Bordeaux and its flavours
I’ve discovered two new places in Bordeaux that have taken me right back into the past. As they’re not very far from one another, I can easily visit both when I find myself in the area. The well-known, bustling Chartrons area, where wine-sellers were traditionally based, is right next door to the Bacalan neighbourhood. Bordeaux’s bourgeois long sneered at the Bacalan, deeming it too working-class, but it is now beginning to be held in higher regard. The Cité du Vin, where Chartrons meets Bacalan, was an eye-opener. It’s all right next to the Garonne.
The Port de la Lune warehouses
In 2007, the former warehouses on the wharves along the Garonne were converted into a shopping centre – the Quai des Marques – with outlet stores and cafés. Anna Pédelaborde launched her shop there at the end of last year. It’s called the Echoppe de la Lune, in honour of the Port de la Lune, a nickname for Bordeaux because the section of the Garonne that the city sits on is shaped like the crescent moon. The shop sells historical and gourmet goods, and is a feast for all of your senses! Here you’ll find a range of products created in Bordeaux, not least Marie Brizard liqueur, which was first made in 1755. Visitors are in for a warm welcome and I love going there to rediscover products from my childhood and unearth exciting new concoctions.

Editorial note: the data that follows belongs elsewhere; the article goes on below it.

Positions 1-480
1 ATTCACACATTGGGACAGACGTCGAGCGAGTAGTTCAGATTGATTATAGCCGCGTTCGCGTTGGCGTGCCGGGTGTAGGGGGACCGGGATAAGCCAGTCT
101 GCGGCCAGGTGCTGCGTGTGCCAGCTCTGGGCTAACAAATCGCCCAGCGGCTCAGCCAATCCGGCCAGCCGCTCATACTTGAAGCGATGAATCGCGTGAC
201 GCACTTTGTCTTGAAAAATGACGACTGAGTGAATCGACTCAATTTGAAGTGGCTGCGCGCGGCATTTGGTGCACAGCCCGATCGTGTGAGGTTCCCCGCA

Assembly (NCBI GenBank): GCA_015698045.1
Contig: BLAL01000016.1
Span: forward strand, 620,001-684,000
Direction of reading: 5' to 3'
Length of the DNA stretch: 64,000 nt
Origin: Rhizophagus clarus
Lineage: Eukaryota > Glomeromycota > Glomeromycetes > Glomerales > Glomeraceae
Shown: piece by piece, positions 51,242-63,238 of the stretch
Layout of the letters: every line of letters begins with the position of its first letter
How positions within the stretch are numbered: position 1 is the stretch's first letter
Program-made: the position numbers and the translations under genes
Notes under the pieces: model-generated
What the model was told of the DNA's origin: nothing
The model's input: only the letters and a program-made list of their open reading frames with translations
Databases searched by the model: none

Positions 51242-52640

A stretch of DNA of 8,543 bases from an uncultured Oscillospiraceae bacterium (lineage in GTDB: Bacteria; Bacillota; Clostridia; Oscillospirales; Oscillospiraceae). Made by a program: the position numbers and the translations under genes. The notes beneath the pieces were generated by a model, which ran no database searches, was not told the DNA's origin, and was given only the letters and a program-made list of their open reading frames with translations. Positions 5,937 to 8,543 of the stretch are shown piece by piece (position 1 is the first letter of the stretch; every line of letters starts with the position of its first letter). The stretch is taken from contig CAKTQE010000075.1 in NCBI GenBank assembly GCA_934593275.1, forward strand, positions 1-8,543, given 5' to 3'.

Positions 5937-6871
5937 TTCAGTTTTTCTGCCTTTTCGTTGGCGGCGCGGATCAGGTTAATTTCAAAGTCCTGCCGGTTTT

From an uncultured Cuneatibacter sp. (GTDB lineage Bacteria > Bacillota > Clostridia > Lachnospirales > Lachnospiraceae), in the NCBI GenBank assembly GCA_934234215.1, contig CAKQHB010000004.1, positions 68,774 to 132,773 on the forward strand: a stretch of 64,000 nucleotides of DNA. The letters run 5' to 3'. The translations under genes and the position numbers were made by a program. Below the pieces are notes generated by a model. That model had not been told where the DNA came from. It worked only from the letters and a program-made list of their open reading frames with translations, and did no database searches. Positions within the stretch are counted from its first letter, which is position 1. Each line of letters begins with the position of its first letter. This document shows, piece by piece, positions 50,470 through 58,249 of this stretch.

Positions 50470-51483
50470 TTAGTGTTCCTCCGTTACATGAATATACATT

A journey through time
The Echoppe de la Lune is like a timeline of food. First you’ve got your Marie Brizard liqueur, then there’s Louit mustard, Tête Noire vinegar and preserves, Vodka Pyla and Moon Harbour whisky, as well as Meneau cordials, Lou Gascoun patés and preserved foods, Cacolac drinking chocolate, Jock powdered desserts, the Lillet aperitif and the Savons de Bordeaux soaps. The furniture matches the period of the products, with a large dresser for the oldest products and shelves or more contemporary sideboards for newcomers. Each product has its own little presentation board. It’s all decorated with Vieillard faïences, and you’ll even find Jacqueline du Pasquier’s book on this type of glazed pottery.
The market makes a comeback
The Halles de Bacalan has taken the indoor markets of yesteryear and given them a facelift. You only have to glance at the architecture of this building, opposite the Cité du Vin, to understand. Artisan producers set up stall here with not only local, tasty produce, some of which is organic and vegetarian, but also Italian and Spanish goods celebrating the delicious gastronomy of these countries. Some of the stalls’ names, such as Les Requins Marteaux, Garg’Antoine and Mouette Rieuse, are amusing puns that I really like. You could of course simply wend your way through the stalls, but you can also soak up the easy-going, gourmet vibes by sampling some of the dishes on offer, like the charcuterie meats and pizzas. Or you could take the weight off your feet at the brasserie overlooking the Cité du Vin.